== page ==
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BSD 2.11 - man page for setquota (bsd section 2)

SETQUOTA(2)							System Calls Manual						       SETQUOTA(2)

NAME
setquota - enable/disable quotas on a file system
SYNOPSIS
setquota(special, file) char *special, *file;
DESCRIPTION
Disc quotas are enabled or disabled with the setquota call. Special indicates a block special device on which a mounted file system exists. If file is nonzero, it specifies a file in that file system from which to take the quotas. If file is 0, then quotas are disabled on the file system. The quota file must exist; it is normally created with the quotacheck(8) program. Only the super-user may turn quotas on or off.
SEE ALSO
quota(2), quotacheck(8), quotaon(8)
RETURN VALUE
A 0 return value indicates a successful call. A value of -1 is returned when an error occurs and errno is set to indicate the reason for failure.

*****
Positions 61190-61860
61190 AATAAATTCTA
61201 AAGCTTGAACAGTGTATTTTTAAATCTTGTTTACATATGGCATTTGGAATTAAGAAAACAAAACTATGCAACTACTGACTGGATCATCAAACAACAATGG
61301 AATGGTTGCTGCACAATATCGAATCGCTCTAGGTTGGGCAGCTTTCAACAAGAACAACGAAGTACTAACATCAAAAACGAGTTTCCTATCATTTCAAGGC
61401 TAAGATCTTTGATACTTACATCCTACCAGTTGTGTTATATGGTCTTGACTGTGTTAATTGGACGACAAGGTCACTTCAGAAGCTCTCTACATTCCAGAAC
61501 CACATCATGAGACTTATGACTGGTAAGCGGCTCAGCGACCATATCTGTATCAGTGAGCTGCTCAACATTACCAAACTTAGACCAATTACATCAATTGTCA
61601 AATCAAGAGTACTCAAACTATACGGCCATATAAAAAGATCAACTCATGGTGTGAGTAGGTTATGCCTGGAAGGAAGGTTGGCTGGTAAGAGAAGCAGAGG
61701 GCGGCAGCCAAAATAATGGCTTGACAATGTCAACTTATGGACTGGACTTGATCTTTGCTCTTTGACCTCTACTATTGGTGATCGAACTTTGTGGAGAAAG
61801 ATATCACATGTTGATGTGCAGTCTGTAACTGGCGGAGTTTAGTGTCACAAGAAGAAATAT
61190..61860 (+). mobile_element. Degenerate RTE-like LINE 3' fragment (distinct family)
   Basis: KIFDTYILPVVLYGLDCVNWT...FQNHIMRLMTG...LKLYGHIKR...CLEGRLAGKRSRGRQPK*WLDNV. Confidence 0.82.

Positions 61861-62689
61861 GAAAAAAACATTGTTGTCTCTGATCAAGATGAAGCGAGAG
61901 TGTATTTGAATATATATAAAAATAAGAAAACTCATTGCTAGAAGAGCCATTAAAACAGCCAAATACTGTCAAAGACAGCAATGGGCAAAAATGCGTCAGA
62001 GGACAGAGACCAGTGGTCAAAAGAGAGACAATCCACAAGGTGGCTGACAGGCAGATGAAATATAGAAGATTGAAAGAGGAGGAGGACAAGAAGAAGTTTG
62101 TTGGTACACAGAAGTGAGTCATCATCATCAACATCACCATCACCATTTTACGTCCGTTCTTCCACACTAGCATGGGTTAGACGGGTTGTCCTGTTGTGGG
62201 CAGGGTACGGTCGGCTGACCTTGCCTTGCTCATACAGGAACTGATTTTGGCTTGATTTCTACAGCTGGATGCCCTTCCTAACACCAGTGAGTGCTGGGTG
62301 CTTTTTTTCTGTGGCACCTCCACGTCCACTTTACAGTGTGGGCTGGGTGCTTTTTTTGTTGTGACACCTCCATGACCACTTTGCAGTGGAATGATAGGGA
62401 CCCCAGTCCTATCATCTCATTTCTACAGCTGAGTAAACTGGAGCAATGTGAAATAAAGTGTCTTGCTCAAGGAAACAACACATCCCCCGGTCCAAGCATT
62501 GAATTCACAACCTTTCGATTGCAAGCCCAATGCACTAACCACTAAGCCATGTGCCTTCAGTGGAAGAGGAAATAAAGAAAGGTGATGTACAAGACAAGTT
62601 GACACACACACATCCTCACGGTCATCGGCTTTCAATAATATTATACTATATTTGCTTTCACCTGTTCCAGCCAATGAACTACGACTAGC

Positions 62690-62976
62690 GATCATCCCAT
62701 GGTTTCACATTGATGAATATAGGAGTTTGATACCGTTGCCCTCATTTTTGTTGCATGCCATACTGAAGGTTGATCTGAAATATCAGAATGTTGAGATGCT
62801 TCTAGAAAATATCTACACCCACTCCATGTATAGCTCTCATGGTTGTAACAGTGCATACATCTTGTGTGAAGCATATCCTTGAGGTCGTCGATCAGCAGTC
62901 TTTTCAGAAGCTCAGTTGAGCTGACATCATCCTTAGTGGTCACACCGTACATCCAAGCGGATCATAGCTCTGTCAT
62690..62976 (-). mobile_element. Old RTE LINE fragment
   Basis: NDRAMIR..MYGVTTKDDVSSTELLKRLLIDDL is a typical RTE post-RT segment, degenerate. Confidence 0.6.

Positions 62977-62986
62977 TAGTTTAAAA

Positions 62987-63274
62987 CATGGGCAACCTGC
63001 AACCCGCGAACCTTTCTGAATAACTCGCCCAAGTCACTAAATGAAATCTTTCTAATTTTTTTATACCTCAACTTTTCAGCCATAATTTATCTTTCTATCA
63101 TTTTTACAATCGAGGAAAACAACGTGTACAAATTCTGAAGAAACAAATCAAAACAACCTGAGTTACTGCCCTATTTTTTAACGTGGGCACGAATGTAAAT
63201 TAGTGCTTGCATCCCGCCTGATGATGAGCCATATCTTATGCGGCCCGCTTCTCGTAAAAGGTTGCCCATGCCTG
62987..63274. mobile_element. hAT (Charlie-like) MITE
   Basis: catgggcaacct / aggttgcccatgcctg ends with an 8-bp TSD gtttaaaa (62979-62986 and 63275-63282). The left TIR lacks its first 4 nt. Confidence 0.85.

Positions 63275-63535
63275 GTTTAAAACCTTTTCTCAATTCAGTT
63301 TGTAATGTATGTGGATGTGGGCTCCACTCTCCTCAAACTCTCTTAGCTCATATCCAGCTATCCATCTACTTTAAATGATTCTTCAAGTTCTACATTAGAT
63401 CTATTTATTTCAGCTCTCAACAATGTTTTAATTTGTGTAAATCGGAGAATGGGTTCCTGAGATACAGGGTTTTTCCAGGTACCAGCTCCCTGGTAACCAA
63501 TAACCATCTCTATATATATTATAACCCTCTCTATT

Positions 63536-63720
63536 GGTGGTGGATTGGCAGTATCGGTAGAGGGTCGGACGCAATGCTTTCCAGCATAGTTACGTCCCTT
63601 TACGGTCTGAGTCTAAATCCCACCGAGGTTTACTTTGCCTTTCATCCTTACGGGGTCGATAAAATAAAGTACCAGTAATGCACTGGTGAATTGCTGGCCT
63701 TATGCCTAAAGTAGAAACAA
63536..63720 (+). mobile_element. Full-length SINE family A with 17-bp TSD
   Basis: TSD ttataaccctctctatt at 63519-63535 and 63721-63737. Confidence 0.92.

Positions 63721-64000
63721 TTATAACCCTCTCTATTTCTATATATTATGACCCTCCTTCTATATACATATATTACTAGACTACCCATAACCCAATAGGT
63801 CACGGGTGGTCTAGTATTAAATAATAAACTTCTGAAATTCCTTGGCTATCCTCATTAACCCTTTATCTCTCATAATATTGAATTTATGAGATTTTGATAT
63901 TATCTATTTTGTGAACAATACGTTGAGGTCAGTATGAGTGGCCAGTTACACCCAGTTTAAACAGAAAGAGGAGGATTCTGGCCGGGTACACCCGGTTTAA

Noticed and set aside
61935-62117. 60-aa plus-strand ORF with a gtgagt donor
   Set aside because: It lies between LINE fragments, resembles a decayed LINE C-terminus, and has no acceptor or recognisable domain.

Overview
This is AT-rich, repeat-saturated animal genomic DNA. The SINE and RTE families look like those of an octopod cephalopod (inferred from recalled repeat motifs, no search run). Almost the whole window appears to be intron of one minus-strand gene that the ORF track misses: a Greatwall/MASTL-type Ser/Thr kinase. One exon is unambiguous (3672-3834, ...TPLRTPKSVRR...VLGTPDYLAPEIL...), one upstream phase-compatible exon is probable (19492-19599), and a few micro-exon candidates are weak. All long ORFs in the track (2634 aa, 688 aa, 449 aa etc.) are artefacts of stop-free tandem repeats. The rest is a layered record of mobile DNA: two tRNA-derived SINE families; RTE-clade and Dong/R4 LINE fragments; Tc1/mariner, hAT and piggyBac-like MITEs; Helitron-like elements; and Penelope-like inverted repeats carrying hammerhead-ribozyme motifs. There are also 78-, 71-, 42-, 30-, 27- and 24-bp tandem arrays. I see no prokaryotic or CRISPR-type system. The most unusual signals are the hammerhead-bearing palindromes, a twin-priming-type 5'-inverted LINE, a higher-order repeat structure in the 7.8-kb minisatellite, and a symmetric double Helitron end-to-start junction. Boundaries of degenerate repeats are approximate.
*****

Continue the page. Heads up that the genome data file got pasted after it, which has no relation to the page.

ERRORS
Setquota will fail when one of the following occurs: [ENOTDIR] A component of either path prefix is not a directory. [EINVAL] Either pathname contains a character with the high-order bit set. [EINVAL] The kernel has not been compiled with the QUOTA option. [ENAMETOOLONG] A component of either pathname exceeded 255 characters, or the entire length of either path name exceeded 1023 characters. [ENODEV] Special does not exist. [ENOENT] File does not exist. [ELOOP] Too many symbolic links were encountered in translating either pathname. [EPERM] The caller is not the super-user. [ENOTBLK] Special is not a block device. [ENXIO] The major device number of special is out of range (this indicates no device driver exists for the associated hardware). [EROFS] File resides on a read-only file system. [EACCES] Search permission is denied for a component of either path prefix. [EACCES] File resides on a file system different from special. [EACCES] File is not a plain file. [EIO] An I/O error occurred while reading from or writing to the file containing the quotas. [EFAULT] Special or path points outside the process's allocated address space.
BUGS
The error codes are in a state of disarray; too many errors appear to the caller as one value. 4.2 Berkeley Distribution August 26, 1985 SETQUOTA(2)